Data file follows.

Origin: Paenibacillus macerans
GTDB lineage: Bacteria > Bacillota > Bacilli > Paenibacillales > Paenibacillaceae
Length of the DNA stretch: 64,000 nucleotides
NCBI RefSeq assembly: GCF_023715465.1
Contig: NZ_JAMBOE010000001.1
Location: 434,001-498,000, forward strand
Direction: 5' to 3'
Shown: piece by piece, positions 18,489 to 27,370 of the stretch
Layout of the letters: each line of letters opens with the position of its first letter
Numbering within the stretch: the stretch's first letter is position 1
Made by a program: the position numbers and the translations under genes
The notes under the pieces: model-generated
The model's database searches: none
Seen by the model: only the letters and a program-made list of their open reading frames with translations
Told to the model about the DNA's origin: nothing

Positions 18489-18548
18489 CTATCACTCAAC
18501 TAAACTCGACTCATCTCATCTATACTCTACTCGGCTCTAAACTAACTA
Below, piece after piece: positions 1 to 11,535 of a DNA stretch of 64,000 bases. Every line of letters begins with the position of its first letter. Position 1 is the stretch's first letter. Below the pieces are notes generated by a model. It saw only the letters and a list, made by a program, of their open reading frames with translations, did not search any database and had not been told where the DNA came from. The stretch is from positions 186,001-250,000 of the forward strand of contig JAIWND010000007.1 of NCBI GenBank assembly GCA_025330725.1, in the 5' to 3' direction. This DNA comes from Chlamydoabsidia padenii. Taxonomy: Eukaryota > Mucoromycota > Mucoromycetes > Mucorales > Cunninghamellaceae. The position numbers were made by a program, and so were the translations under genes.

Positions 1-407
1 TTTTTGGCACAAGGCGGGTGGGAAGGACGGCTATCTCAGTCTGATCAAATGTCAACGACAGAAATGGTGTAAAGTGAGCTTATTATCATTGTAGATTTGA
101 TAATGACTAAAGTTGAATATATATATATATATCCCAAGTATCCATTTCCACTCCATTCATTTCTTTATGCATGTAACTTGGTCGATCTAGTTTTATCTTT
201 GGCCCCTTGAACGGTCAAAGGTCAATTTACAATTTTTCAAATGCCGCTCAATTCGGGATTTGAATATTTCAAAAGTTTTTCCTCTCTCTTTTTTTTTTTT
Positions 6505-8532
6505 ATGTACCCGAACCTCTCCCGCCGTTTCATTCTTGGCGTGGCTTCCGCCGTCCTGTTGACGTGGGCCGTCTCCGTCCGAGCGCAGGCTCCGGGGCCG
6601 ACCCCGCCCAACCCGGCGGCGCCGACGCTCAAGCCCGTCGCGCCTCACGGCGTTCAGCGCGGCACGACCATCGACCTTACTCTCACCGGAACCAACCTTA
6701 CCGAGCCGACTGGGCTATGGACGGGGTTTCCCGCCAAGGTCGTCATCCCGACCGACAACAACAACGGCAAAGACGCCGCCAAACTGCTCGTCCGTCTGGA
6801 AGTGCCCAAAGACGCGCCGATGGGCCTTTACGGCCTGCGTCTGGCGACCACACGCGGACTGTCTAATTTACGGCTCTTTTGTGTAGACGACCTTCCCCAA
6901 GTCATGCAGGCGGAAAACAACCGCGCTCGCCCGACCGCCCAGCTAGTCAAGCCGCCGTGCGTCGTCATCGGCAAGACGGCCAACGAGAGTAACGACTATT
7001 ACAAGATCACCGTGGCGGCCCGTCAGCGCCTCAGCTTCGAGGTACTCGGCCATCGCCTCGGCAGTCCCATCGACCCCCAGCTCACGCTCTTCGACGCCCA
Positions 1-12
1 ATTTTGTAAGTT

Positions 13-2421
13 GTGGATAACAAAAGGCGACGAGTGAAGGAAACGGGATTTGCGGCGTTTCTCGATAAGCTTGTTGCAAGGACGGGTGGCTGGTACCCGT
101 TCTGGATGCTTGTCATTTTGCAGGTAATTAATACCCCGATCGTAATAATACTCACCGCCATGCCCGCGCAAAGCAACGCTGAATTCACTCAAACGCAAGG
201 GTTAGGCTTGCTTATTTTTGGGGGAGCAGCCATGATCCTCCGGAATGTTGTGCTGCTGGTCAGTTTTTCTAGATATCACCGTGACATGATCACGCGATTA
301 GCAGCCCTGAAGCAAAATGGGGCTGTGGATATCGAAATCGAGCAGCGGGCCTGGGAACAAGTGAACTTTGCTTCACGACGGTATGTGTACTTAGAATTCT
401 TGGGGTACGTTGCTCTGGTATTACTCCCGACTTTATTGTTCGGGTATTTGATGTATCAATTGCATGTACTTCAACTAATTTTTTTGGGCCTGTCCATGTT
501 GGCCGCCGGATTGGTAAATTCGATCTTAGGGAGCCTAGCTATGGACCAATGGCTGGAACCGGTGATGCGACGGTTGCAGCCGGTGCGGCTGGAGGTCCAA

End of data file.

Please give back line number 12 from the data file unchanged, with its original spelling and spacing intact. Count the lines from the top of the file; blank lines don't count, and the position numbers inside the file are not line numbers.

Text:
The notes under the pieces: model-generated